"For the preparation of administrators or 'residents' and magistrates, there has been instituted at Paris a 'colonial school' (École Coloniale), the students of which are made up from among the graduates of the law school, school of medicine, and those of the École Centrale, etc. This school has given very good results. All of its former students whom I had occasion to appoint as members of the administration or judiciary of Indo-China have proven very good officials. I believe that the same holds true in the case of those who were sent to the other colonies. However, the instruction given by the colonial school can be neither sufficiently practical nor extensive in order that the students, when leaving the school, should be able to discharge at once successfully the duties which they are called upon to perform.

"These young men, when arriving in the colony, should at first be considered as administrative aids, doing preparatory service ('stagiaires'), who, having received a sufficient general education, do not, however, yet possess the special knowledge required for the country in which they are going to serve. If they are given an important position from the start, the chances are very great that they will commit all sorts of blunders which could hardly be avoided, and that all the benefits of their education, good in itself, would be lost. I know that similar mistakes have often been committed in a number of colonies, particularly on the western coast of Africa."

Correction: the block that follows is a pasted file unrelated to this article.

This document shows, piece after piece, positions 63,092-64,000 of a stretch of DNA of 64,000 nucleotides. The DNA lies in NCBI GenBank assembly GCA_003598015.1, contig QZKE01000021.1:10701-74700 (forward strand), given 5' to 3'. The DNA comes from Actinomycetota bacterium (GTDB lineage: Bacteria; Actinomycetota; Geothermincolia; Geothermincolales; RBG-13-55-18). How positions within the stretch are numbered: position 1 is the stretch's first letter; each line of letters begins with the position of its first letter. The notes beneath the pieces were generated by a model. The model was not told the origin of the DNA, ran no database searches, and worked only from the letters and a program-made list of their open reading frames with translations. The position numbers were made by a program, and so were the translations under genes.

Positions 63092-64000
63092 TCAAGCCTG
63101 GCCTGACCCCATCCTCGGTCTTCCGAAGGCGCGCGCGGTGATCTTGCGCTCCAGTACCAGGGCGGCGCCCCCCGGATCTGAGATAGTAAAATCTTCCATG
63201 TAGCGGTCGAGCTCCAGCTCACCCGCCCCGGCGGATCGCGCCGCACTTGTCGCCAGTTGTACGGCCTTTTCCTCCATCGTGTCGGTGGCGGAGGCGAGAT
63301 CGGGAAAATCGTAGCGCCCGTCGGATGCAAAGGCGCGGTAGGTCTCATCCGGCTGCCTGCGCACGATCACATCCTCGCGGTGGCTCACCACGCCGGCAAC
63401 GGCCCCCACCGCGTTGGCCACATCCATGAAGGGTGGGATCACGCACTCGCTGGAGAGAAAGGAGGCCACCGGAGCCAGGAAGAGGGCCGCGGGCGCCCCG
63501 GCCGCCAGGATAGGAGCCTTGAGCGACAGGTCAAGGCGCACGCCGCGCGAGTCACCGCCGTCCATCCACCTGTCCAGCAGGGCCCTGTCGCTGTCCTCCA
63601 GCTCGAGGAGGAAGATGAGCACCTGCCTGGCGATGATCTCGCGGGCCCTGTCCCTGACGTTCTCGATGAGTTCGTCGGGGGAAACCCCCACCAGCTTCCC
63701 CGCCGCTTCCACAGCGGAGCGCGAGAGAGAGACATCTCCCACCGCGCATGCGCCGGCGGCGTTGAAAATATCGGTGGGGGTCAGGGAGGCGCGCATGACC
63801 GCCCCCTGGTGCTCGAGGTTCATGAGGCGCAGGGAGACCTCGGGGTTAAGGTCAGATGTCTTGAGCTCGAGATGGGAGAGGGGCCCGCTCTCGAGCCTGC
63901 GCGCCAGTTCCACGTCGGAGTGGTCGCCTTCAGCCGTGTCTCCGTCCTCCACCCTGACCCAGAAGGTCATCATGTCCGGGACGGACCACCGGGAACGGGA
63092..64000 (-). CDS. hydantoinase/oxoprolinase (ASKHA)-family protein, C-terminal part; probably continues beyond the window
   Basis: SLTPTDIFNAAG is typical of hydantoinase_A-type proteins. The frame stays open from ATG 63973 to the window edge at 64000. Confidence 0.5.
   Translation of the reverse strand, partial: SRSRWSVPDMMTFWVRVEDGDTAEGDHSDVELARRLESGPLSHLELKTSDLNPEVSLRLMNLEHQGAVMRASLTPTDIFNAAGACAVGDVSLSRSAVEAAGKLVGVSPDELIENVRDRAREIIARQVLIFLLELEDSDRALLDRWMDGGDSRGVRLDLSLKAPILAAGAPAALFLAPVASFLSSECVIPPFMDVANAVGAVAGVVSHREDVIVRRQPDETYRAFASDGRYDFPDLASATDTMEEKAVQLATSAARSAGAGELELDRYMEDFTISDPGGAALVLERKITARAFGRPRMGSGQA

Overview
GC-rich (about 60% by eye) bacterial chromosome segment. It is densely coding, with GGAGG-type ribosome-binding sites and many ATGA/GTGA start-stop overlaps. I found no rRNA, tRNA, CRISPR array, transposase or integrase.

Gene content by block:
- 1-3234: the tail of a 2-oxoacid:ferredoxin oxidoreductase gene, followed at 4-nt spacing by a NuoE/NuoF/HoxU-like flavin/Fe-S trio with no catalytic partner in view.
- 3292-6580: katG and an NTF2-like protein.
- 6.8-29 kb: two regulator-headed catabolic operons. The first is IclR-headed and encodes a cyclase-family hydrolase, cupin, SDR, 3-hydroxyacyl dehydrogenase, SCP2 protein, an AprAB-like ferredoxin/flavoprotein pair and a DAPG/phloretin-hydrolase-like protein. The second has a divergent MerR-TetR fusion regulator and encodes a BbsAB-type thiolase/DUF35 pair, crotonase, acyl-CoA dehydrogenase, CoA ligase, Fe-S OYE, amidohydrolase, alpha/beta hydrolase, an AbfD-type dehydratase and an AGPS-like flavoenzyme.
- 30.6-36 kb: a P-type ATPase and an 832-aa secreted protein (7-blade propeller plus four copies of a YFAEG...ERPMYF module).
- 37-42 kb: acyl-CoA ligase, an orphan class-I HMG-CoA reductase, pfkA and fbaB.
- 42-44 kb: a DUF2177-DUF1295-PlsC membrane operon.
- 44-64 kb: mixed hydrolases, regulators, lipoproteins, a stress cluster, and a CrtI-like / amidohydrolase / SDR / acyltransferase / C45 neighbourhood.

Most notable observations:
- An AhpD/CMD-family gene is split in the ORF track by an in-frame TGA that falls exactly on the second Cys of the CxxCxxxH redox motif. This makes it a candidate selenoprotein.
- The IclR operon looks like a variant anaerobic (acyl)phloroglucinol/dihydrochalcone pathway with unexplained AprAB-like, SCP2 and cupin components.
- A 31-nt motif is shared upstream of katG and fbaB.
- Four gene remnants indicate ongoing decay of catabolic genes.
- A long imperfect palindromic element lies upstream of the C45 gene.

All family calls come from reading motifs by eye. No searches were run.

Mr. A. Lawrence Lowell, in his Colonial Civil Service, thus summarizes the courses of study in the four administrative sections of the French colonial school:

The decree of July 21, 1898 (article 7), provides as follows:

The students must, at the end of the first year of study, undergo an examination upon the subjects taught at the faculty of law in the second year for the baccalaureate, with the exception of Roman law. If they fail at this examination, they can present themselves

« AnteriorContinuar »